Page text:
A couple of month ago I wrote a blog piece about “Evaluating the Impact of Subsidized Local Food Boxes in NS” as a student researcher and community gardener in Sackville, New Brunswick. Made possible by the renewed funding of FLEdGE, I have been tasked to work with the Cumberland Food Action Network (CFAN)’s Community Gardens Network to produce a directory of community gardens in the county. Each community garden will be recorded with contact information and specific details about the garden, including but not limited to, plot numbers, unique infrastructure, and greenhouse availability. In creating this accessible directory, I am hoping it will encourage networking and resource-sharing amongst the gardens.
In addition to creating the community garden directory, I will be working with Cumberland Health to develop a garden strategy in Cumberland County. The strategy will include a comprehensive analysis of existing gardens and their governance structures, operations, financing and support. The purpose of this strategy is to promote long-term garden sustainability by providing useful recommendations for various levels of government to consider and advise. The aim is produce a policy document that will lead to institutionalizing and securing continued support and livelihood of community gardens as major centres in our communities.
Community gardens are a vital effort of sustaining shared traditional food knowledge in a modern world. Most often, community gardens are formed on re-purposed vacant land. By bringing plant diversity to these areas, community gardens transform open spaces into major food sources and healthy ecological spaces. Although each community garden operates differently, usually the typical garden model is in the form of rentable garden plots. People with various skill sets and ages are welcome and encouraged to garden by renting a shared or full plot for one season. Community gardens are often linked to increased consumption of vegetables and fruits and physical activity for participants. In addition, they act as hubs in our community for events, gathering, and workshops. At the Sackville Community Garden in Sackville, NB, we hosted over five workshops last season on beekeeping, seed-saving, wood-fire bake oven training, and more! This season, we are hoping to include a workshop on natural plant dyeing.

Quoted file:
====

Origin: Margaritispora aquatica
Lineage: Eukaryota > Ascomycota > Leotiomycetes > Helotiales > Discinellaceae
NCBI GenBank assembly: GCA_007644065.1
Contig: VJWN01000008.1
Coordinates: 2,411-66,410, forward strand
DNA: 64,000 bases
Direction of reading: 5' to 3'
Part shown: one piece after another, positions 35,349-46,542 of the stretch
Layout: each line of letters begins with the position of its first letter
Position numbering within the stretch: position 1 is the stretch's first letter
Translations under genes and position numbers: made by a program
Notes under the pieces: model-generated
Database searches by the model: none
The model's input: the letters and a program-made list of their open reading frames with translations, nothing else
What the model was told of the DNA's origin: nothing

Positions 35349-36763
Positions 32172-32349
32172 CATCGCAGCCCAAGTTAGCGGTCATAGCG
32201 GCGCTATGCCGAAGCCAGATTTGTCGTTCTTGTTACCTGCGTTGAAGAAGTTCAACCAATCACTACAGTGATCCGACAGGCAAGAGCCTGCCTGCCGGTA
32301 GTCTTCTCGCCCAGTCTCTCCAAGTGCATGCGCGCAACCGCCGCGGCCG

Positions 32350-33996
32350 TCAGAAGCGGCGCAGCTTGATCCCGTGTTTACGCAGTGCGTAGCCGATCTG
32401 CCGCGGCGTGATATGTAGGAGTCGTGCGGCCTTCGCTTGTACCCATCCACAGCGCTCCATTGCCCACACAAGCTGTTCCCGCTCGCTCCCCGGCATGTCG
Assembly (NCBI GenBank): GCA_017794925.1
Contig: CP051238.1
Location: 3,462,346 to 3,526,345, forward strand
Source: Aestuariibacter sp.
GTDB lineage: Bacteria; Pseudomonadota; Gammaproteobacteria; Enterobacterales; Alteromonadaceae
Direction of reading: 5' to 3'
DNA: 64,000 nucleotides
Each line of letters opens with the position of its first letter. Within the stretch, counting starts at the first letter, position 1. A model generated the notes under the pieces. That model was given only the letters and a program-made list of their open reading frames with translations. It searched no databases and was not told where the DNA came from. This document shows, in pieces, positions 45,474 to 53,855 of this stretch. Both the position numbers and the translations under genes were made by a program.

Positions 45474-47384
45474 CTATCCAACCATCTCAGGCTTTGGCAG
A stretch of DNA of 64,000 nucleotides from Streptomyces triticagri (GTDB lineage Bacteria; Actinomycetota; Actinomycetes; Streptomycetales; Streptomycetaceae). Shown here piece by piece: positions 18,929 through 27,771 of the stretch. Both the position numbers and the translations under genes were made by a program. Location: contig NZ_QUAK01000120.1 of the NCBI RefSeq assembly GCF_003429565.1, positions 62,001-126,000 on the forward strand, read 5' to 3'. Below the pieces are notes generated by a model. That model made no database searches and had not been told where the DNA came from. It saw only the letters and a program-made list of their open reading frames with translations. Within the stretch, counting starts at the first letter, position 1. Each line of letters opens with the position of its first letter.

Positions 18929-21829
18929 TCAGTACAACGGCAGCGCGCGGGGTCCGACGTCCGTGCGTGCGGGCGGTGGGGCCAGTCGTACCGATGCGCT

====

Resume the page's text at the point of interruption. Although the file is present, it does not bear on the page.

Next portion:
Through this research work and as a coordinator of a community garden, I cannot stress enough the gardens’ important roles and impacts in Cumberland County. The gardens are a space for community empowerment, food resilience, and self-sufficiency. With the creation of the directory and policy document, hopefully we can ensure that community gardens have a permanent place in our neighbourhoods.
Guest blog written by: Tina Yeonju Oh. Tin a was raised on Treaty 6 (Edmonton, Alberta) and is a student at Mount Allison University on unceded Mi’kmaq territory. She is also the Sackville Community Garden Coordinator, a beekeeper-in-training, and a Research Assistant with the Ecology Action Centre, funded by a SSHRC research project out of the Laurier Centre for Sustainable Food called Food: Locally Embedded, Globally Engaged (FLEdGE) (Atlantic Node): Food: Locally Embedded, Globally Engaged (FLEdGE)
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